Friday 1 March 2024

Notice of the expanded - but underwhelming - "new" edition of selected Letters by JRR Tolkien (2023)

The main benefit of this new, expanded, version of the original 1981 selection of The Letters of JRR Tolkien, edited by Humphrey Carpenter and Christopher Tolkien; is that it induced me to "read the whole thing" again, from beginning to end, without skipping (except for a few paragraphs of technical linguistics). 

And the main benefit of this thorough re-reading (probably the third) was to realize how much I had forgotten of this indispensable gem of Tolkien's secondary literature. I really ought to have gone through the volume again, long before now; and for making me do it, I am very grateful to the 2023 edition!

If you are going to read any "Tolkien scholarship", then the Letters should be one of your first choices. 

But it has to be said that - following a gap of more than forty years between the first and second edition - this new collection is distinctly underwhelming. This because the new edition is in its essentials qualitatively the same as the old edition: qualitatively the same, although quantitatively larger. 

The reason behind this sameness is given in Chris Smith's Foreword to the revised edition; which is that the 2023 Letters are, in effect, the Zeroth  (i.e. 0th) Edition of the 1981 Letters - that is, the 2023 Letters are the 1981 letters before cuts were made by Carpenter and Tolkien, to bring the volume down to a publishable size.   

What we can now say is that the process of cutting the Zeroth edition down to the published 1981 Letters was very well done, because so little of substance was lost. Which (unfortunately) also means that there is not much that has been gained by making available this 40-plus-year-old selection of Letters. 

Indeed, I found it hard to locate many of the expansions, short of continually comparing the two editions (which would have destroyed the pleasure of re-reading). There are quite a few new letters, mostly to family members, labelled with a, b, c, etc appended to the numbers, in the correct Chronological position (and without, therefore, disrupting the established Letter numbering scheme).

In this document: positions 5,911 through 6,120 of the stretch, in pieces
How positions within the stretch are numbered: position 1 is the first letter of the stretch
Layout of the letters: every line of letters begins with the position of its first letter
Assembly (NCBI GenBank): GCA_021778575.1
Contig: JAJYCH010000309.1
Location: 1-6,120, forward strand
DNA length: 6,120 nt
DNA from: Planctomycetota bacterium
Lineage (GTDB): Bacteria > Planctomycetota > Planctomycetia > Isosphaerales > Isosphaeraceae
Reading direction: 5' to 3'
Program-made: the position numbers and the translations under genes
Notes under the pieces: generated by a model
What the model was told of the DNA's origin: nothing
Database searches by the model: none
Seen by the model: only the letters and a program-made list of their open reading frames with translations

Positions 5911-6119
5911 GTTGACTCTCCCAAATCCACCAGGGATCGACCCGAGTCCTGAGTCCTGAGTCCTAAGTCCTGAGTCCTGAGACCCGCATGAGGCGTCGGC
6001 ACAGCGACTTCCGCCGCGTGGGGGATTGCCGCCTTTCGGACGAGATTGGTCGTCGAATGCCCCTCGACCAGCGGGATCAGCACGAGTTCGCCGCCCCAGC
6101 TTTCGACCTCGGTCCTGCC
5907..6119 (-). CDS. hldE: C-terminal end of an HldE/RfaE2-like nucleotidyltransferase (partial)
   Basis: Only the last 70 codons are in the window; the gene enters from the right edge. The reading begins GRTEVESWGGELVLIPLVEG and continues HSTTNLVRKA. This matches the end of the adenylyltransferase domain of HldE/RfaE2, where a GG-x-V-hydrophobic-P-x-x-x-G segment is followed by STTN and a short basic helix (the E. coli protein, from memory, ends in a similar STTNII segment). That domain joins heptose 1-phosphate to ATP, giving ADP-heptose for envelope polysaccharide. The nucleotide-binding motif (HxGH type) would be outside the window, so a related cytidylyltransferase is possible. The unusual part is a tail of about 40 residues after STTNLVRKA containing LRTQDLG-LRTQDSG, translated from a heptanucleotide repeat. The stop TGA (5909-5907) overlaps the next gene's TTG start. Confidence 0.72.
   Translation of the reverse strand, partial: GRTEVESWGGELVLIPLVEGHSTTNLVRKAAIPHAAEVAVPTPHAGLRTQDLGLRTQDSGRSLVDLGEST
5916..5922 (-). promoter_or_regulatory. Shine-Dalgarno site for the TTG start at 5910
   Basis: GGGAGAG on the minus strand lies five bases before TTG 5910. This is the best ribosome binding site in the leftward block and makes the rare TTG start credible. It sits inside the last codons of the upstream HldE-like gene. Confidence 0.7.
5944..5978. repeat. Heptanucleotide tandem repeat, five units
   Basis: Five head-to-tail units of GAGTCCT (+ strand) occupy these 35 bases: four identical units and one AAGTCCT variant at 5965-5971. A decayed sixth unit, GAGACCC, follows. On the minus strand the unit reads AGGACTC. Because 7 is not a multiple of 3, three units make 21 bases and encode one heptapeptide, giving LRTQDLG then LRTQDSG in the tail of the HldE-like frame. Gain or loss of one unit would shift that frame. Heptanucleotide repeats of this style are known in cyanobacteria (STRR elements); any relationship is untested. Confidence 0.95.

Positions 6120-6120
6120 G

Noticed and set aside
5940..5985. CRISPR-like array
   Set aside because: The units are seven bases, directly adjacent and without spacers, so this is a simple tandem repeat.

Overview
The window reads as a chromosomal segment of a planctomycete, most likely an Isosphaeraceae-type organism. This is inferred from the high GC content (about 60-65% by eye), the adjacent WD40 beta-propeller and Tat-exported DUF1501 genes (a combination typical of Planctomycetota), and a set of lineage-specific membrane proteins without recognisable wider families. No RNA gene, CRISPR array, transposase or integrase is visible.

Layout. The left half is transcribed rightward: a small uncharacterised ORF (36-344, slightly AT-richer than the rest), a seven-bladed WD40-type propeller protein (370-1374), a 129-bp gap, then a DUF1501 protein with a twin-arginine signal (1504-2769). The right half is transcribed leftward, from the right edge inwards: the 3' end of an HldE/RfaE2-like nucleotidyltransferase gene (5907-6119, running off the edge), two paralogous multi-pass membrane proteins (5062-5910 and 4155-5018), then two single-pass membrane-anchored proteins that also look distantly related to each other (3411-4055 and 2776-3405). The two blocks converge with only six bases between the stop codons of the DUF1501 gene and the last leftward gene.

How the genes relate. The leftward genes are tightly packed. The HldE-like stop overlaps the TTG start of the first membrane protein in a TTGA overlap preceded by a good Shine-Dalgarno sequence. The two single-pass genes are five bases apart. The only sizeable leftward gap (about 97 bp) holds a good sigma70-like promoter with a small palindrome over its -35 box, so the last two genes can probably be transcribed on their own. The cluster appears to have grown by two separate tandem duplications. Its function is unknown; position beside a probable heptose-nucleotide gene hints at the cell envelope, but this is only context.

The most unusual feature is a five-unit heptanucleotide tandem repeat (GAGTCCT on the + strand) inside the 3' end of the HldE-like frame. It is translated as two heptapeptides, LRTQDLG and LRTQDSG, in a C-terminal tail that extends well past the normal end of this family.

But many of the 2023 expansions were extra paragraphs added to the 1981-published letters - and the decision was made Not to indicate these expansions in the text (or anywhere) - so that they can only be discovered by a comparison of editions.

Such a lack of editorial explicitness adds to the impression of laziness in preparation of this not-really-new edition of Letters. 

My points is that - although the 2023 edition is certainly better than the 1981 edition; the new selection does Not address the core deficiencies of the 1981 selection. I am thinking, in particular, of the lack of any specific reference to Tolkien's psychological and marital difficulties. It was understandable and proper that such references were excluded when Tolkien's children were still alive, but now they have all died it is overdue that these were articulated explicitly in print.

In particular I was disappointed to discover no new letters to cover the 1945-6 period of Tolkien's "nervous breakdown" after he took up the Merton professorship, and during which he was writing The Notion Club Papers. 

This was when (apparently) Tolkien and his wife Edith seem to have (informally-) separated for some weeks, and JRRT went off to live with Christopher in an hotel. 

I regard this as important in the history of Lord of the Rings, since it was only afterwards that writing of LotR was resumed after a long break.

This crucial period is covered by a distinct gap in the published Letters - whether because none were available, or because they have been excluded, I don't know. 

I suppose (eventually....) time will tell. Perhaps this information is being held back for a desperately needed new authorized biography to replace/supplement Carpenter's unsympathetic, indeed semi-hostile, biography of 1977. In the meanwhile, new letter 38a to son Michael from 1940 provides confirmation of the significant and sustained marital problems of Ronald and Edith's middle years - and that these were explicitly known to at least the older boy children. 

In sum; the 2023 Letters are in every way better than the 1981 Letters; yet... without really adding anything-much substantive to what was already known. 

So that, overall, the 2023 Letters of JRR Tolkien represent a pretty enormous lost-opportunity to publish a genuinely new edition, rather than what is, in effect, an older-than-old edition!


Joel said...

I am listening to them on the audio version (which is the real improvement for me), and I was struck by the same, especially when we are reminded in the new introduction of just how many letters are cut. Part of my disappointment is that the selection focuses so much on The Hobbit and LotR, when I am more interested in the character and psychology and interests and friends of Tolkien.

Bruce Charlton said...

@Joel - I shall probably listen to the audio version in a year or so (if we are spared) - to try and reinforce my learning!

Anonymous said...

And now, here come (a lot of) the Poems - some 1,500 page in 3 volumes, in September!

David Llewellyn Dodds

Carl F. Hostetter said...

"... without skipping (except for a few paragraphs of technical linguistics)"

But those are the best parts! ;)

Bruce Charlton said...

@Carl - Ha!

Your comment reminds me of your Nature of Middle Earth, and that I am keen to re-read it, starting now!